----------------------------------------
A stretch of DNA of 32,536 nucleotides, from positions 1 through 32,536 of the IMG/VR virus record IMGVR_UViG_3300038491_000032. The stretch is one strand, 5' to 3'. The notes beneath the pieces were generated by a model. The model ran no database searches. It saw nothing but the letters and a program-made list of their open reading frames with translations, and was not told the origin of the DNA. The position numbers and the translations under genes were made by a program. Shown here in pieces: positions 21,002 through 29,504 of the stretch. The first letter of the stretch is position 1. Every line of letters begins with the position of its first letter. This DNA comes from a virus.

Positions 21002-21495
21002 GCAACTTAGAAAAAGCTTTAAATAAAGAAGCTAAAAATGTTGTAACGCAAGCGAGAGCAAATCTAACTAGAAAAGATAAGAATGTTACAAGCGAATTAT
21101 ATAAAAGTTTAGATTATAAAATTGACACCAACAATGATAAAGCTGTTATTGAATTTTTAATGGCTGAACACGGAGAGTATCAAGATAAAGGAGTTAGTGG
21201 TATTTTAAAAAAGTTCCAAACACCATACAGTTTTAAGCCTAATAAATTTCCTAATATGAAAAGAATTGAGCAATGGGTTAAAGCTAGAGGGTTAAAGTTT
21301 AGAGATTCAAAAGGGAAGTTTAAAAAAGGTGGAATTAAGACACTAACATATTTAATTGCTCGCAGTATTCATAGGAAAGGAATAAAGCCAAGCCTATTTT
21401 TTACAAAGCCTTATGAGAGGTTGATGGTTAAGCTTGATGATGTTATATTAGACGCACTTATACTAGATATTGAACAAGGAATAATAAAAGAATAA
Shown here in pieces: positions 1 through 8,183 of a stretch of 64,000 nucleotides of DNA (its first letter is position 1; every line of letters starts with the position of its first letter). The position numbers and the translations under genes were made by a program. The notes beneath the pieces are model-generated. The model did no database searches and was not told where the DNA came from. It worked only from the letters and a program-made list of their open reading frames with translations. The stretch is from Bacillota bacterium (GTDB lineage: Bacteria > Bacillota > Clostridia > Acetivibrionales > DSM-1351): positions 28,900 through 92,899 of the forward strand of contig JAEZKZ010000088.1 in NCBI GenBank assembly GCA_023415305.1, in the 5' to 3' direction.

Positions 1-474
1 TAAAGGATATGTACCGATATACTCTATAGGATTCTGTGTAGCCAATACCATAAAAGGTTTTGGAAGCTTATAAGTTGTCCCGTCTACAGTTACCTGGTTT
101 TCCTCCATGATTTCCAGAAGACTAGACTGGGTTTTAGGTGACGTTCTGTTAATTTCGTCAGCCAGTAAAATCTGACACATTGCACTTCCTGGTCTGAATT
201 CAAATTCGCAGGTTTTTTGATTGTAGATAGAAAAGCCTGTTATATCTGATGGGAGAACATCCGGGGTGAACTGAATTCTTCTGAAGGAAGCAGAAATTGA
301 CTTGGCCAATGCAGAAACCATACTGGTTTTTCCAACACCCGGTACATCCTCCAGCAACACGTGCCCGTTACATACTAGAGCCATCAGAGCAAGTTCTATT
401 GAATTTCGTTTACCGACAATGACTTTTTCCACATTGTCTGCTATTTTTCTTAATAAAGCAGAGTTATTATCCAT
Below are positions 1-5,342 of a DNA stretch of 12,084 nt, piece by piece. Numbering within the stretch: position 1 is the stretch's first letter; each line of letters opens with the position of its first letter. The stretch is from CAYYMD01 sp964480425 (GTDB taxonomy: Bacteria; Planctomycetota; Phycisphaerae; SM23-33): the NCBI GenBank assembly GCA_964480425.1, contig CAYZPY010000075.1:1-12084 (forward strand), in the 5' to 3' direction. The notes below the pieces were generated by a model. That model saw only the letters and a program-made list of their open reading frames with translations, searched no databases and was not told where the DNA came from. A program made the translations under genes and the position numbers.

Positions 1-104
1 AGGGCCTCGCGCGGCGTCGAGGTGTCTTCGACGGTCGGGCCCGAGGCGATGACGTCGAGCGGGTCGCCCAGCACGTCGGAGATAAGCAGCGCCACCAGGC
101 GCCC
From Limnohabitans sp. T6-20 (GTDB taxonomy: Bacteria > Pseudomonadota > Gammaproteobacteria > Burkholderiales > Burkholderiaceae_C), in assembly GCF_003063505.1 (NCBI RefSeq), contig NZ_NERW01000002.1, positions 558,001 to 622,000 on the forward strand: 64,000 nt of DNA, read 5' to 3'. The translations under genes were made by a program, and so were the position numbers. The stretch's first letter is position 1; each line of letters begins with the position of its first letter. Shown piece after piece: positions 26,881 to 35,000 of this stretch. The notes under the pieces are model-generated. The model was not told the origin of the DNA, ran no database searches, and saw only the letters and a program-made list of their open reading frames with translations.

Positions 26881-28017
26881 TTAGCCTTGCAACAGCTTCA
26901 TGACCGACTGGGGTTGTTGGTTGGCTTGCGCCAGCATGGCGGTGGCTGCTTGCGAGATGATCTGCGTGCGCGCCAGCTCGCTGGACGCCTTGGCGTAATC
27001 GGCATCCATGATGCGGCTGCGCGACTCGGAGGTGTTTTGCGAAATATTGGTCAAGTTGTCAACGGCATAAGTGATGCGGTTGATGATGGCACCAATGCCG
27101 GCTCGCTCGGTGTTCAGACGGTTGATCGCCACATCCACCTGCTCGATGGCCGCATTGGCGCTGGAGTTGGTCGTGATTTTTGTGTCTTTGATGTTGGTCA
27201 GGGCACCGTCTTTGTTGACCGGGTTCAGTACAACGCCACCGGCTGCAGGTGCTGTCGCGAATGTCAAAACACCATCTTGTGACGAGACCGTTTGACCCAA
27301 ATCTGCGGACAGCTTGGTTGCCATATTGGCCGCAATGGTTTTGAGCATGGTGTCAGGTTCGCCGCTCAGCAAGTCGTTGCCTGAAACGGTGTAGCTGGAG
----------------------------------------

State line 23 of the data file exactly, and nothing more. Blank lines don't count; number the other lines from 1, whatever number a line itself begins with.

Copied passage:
27001 GGCATCCATGATGCGGCTGCGCGACTCGGAGGTGTTTTGCGAAATATTGGTCAAGTTGTCAACGGCATAAGTGATGCGGTTGATGATGGCACCAATGCCG